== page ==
Biography of King Eadred I of England -955

Paternal Family Tree: Wessex

899 Death of King Alfred the Great

924 Death of King Edward Exile

946 Death of King Edmund

955 Death of King Eadred

King Eadred I of England was born to King Edward "Elder" of the Anglo Saxons and Eadgifu Kent Queen Anglo Saxons.

Around 893 [his father] King Edward "Elder" of the Anglo Saxons (age 19) and Ecgwynn Unknown Queen Consort Anglo Saxons were married. He the son of King Alfred "The Great" of Wessex (age 44) and Æalhswith of Mercia Queen Consort of England.

Death of King Alfred the Great

On 26 Oct 899 [his grandfather] King Alfred "The Great" of Wessex (age 50) died at Winchester, Hampshire [Map]. He was buried at Hyde Abbey. His son [his father] King Edward "Elder" of the Anglo Saxons (age 25) succeeded King Anglo Saxons. Ecgwynn Unknown Queen Consort Anglo Saxons by marriage Queen Consort Anglo Saxons.

Around 900 [his father] King Edward "Elder" of the Anglo Saxons (age 26) and Aelfflaed Wiltshire Queen Anglo Saxons (age 30) were married. She the daughter of Æthelhelm Earldorman Wiltshire. He the son of King Alfred "The Great" of Wessex and Æalhswith of Mercia Queen Consort of England.

Around 919 [his father] King Edward "Elder" of the Anglo Saxons (age 45) and [his mother] Eadgifu Kent Queen Anglo Saxons were married. She by marriage Queen Anglo Saxons. He the son of King Alfred "The Great" of Wessex and Æalhswith of Mercia Queen Consort of England.

Death of King Edward Exile

On 17 Jul 924 [his father] King Edward "Elder" of the Anglo Saxons (age 50) died. He was buried in St Oswald's Priory [Map]. His son [his half-brother] King Æthelstan I of England (age 30) succeeded King Anglo Saxons. His son King Æthelstan I of England (age 30) succeeded I King Anglo Saxons.

Death of King Edmund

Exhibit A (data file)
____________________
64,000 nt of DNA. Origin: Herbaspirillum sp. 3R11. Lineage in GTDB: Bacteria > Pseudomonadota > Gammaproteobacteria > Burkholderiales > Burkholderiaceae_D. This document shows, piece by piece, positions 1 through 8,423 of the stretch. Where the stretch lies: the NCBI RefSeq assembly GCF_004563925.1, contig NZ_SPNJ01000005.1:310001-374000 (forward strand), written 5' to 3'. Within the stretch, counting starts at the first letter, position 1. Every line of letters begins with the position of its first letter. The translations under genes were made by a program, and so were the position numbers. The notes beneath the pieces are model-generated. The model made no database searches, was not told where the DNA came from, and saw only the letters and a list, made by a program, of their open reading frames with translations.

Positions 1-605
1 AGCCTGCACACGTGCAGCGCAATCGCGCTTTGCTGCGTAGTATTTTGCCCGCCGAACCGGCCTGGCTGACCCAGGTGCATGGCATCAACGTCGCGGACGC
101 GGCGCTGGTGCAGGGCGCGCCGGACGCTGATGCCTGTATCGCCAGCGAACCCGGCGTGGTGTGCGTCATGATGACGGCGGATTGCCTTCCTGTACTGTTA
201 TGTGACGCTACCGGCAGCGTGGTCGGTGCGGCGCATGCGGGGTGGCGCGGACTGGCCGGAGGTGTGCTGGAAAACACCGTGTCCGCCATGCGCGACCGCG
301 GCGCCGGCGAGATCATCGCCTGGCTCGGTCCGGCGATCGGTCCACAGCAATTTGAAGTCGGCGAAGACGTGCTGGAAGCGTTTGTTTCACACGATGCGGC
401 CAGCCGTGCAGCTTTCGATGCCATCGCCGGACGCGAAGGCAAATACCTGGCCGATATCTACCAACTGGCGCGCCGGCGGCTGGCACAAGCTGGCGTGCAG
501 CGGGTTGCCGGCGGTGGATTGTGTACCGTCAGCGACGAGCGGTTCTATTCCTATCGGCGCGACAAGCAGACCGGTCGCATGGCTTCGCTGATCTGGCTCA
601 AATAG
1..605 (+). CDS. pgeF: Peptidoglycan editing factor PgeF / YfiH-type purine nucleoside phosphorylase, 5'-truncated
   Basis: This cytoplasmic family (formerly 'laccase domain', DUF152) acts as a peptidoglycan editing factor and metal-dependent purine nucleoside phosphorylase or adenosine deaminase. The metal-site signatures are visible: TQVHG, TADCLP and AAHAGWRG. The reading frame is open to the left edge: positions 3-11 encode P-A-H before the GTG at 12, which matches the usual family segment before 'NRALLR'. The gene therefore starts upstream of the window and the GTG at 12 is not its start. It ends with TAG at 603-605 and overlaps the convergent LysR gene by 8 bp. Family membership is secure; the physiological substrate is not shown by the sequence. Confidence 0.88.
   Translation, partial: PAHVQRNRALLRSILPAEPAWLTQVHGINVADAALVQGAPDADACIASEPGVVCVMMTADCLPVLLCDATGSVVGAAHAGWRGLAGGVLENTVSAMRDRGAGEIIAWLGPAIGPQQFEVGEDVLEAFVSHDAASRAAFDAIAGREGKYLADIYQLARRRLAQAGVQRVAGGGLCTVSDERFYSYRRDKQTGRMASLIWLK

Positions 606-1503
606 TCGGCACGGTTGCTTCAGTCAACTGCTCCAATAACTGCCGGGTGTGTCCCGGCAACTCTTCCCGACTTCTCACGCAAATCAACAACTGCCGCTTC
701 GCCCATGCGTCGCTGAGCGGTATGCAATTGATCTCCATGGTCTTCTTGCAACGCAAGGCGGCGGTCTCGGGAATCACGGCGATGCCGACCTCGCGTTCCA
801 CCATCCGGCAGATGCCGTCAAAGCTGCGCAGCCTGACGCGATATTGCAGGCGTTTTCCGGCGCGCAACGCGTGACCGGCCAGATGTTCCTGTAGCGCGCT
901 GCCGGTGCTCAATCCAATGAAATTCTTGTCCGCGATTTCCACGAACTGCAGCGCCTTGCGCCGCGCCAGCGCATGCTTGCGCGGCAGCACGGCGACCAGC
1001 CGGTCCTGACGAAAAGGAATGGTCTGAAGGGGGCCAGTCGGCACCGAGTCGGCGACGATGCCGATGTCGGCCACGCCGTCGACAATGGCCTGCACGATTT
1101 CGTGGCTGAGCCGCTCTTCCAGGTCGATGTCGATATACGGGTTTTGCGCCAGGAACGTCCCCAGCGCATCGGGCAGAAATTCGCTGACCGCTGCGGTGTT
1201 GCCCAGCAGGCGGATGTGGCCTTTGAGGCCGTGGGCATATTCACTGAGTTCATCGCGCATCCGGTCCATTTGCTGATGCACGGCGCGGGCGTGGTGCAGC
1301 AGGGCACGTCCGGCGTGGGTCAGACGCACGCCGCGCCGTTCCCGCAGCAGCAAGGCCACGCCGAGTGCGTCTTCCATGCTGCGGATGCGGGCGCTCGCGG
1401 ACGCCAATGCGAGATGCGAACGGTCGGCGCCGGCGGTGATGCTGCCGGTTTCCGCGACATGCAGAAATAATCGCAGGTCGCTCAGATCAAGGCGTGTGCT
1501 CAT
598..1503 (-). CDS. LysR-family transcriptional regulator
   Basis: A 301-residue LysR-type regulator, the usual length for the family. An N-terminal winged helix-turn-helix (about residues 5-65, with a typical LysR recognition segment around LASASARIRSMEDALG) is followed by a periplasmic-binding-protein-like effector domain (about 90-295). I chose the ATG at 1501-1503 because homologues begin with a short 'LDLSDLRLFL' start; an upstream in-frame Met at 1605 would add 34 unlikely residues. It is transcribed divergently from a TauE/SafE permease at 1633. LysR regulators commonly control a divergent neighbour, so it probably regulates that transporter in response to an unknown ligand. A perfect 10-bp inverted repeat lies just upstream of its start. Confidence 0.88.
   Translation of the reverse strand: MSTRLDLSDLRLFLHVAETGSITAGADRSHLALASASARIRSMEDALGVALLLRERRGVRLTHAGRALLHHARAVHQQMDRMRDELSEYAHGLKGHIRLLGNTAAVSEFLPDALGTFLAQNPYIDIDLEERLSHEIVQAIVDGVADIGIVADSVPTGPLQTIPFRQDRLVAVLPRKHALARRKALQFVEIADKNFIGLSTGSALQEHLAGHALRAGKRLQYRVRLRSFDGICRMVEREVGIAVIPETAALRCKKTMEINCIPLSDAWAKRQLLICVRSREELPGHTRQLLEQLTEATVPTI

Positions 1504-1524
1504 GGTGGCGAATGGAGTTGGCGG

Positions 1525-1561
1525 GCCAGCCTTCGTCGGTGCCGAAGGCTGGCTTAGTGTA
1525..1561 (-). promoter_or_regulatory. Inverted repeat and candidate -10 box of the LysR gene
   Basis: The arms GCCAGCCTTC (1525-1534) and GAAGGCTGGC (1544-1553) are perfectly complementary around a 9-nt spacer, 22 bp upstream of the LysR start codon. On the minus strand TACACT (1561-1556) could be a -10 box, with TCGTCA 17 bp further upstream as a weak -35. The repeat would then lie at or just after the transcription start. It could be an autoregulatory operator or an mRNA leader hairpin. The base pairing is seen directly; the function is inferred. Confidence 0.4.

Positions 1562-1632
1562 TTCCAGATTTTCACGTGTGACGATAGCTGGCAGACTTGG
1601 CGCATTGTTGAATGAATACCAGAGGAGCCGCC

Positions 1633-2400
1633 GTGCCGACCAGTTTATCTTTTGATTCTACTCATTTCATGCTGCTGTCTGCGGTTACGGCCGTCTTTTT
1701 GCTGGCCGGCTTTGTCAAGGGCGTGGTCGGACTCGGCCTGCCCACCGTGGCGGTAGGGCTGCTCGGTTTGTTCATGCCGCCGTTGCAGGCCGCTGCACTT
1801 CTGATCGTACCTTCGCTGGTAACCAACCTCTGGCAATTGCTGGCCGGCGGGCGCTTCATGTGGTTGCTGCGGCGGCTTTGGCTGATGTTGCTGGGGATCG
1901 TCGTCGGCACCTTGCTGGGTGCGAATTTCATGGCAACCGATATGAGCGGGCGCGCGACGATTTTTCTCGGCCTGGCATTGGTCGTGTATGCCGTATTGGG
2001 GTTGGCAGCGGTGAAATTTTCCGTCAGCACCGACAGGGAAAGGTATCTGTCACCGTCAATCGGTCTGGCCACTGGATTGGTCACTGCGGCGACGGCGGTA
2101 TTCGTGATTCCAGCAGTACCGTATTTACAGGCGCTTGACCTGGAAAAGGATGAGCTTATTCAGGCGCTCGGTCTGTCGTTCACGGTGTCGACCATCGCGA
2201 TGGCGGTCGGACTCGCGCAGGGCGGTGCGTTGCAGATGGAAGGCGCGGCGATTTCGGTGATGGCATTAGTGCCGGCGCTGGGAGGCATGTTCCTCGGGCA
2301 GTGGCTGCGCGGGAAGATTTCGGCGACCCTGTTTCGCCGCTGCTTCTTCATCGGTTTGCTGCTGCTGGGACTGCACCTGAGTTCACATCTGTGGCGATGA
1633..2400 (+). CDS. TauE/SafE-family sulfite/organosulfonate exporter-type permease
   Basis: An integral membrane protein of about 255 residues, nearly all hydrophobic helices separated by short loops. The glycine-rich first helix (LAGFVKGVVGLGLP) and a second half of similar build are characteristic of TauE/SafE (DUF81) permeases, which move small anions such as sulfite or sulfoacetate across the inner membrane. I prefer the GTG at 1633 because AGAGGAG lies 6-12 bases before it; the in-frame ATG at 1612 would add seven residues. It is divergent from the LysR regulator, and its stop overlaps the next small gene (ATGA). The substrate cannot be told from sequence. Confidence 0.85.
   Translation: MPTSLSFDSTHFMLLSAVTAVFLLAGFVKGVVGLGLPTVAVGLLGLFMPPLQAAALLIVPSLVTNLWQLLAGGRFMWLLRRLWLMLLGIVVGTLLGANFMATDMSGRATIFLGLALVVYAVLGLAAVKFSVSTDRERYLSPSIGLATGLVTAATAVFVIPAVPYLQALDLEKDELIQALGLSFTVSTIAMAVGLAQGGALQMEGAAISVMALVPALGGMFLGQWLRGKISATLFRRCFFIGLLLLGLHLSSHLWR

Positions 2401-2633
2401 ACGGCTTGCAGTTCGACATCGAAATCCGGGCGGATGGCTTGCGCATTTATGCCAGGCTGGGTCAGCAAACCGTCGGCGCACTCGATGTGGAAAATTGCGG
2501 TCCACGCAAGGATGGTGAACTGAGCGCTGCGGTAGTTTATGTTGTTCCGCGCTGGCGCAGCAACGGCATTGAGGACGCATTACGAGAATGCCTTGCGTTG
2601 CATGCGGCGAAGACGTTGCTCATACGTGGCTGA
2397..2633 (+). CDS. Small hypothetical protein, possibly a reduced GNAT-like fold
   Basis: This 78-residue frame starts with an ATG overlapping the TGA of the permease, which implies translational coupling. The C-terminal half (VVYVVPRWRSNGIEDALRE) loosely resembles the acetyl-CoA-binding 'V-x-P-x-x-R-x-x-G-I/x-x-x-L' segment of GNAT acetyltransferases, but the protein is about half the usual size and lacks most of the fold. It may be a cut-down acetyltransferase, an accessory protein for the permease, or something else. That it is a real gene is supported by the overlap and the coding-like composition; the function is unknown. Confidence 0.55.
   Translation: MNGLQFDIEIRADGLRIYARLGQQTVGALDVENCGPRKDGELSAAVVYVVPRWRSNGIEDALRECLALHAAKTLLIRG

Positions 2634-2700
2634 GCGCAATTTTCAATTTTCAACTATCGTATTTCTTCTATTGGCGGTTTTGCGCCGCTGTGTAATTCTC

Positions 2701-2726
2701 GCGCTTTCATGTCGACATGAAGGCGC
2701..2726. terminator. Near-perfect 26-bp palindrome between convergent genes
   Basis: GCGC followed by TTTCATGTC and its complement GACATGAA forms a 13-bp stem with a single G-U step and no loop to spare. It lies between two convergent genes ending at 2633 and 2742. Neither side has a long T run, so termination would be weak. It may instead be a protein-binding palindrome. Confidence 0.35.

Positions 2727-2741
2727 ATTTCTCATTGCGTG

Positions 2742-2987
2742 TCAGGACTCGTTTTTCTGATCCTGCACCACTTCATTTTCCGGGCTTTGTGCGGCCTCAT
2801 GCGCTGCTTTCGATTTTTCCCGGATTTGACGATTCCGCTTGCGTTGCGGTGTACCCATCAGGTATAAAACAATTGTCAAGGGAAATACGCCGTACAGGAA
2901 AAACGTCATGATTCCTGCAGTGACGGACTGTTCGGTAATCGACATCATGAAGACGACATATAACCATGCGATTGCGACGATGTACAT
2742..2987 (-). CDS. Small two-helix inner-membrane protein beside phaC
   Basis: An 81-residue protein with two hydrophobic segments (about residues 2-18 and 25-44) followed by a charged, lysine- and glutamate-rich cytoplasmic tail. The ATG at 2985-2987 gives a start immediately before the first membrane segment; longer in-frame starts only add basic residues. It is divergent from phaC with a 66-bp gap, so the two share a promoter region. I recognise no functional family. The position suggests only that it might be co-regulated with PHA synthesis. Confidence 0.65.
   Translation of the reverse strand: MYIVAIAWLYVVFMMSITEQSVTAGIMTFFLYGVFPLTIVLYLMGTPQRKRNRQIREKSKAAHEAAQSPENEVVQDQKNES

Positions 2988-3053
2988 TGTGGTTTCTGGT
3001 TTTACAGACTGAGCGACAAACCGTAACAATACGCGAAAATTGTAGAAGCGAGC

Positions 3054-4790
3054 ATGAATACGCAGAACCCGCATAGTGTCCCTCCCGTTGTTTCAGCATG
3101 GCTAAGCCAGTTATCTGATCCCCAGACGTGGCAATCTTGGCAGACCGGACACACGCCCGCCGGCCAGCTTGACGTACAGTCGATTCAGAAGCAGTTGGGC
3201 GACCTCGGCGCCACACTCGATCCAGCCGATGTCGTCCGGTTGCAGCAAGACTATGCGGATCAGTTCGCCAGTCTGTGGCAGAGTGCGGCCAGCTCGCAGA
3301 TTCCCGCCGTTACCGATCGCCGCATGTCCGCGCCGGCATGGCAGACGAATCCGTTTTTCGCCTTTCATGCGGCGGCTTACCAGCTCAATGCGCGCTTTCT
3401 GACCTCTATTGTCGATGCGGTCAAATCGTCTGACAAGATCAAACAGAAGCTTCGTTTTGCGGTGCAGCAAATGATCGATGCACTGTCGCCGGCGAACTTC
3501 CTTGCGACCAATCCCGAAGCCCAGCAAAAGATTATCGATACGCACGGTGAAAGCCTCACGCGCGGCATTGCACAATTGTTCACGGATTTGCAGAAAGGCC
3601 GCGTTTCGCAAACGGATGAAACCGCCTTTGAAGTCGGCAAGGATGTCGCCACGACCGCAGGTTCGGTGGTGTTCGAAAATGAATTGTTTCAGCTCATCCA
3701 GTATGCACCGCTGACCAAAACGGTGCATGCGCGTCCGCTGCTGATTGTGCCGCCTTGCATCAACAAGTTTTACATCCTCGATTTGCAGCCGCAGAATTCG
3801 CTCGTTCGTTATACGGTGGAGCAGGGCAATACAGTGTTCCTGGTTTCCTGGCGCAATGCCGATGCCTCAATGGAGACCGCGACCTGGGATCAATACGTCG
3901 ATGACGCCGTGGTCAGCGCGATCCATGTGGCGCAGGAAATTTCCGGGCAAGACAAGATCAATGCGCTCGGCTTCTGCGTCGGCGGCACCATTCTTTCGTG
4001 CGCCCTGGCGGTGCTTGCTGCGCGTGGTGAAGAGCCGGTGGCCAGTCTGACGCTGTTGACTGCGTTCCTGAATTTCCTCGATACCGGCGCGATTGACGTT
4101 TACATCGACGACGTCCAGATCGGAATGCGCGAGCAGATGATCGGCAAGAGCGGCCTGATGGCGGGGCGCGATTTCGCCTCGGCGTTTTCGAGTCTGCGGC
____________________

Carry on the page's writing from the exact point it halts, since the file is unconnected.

Anglo-Saxon Chronicle. 26 May 946. This year [his brother] King Edmund (age 25) died, on St. Augustine's mass day. That was widely known, how he ended his days: that Leof stabbed him at Pucklechurch. And Ethelfleda of Damerham, daughter of Alderman Elgar, was then his queen. And he reigned six years and a half: and then succeeded to the kingdom Edred Atheling his brother, who soon after reduced all the land of the Northumbrians to his dominion; and the Scots gave him oaths, that they would do all that he desired.

On 26 May 946 [his brother] King Edmund I of England (age 25) was murdered by Leofa, an exiled thief, whilst attending mass at Pucklechurch, Gloucestershire. He was buried at Glastonbury Abbey [Map]. His brother King Eadred I of England succeeded I King England.

Anglo-Saxon Chronicle. 947. This year came King Edred to Tadden's-cliff; and there Archbishop Wulfstan and all the council of the Northumbrians bound themselves to an allegiance with the king. And within a little space they abandoned all, both allegiance and oaths.

In 947 King Eadred I of England accepted the allegiance of the Northumbrians and Archbishop Wulfstan. The earliest burials are dated to 700AD.

Anglo-Saxon Chronicle. 948. This year King Edred overran all Northumberland; because they had taken Eric for their king; and in the pursuit of plunder was that large minster at Rippon [Map] set on fire, which St. Wilferth built. As the king returned homeward, he overtook the enemy at York; but his main army was behind at Chesterford. There was great slaughter made; and the king was so wroth, that he would fain return with his force, and lay waste the land withal; but when the council of the Northumbrians understood that, they then abandoned Eric, and compromised the deed with King Edred.

In 949 King Eadred I of England by a charter granted land to Uhtred, younger son of the Earl of Northumbria, to provide income to establish a Minster church at All Saint's Church, Bakewell, Derbyshire [Map].

Anglo-Saxon Chronicle. 952. This year the Northumbrians expelled King Anlaf (age 25), and received Eric the son of Harold. This year also King Edred ordered Archbishop Wulfstan to be brought into prison at Jedburgh; because he was oft bewrayed before the king: and the same year the king ordered a great slaughter to be made in the town of Thetford, Norfolk [Map], in revenge of the abbot, whom they had formerly slain.

Anglo-Saxon Chronicle. 954. This year the Northumbrians expelled Eric; and King Edred took to the government of the Northumbrians. This year also Archbishop Wulfstan received a bishopric again at Dorchester [Map].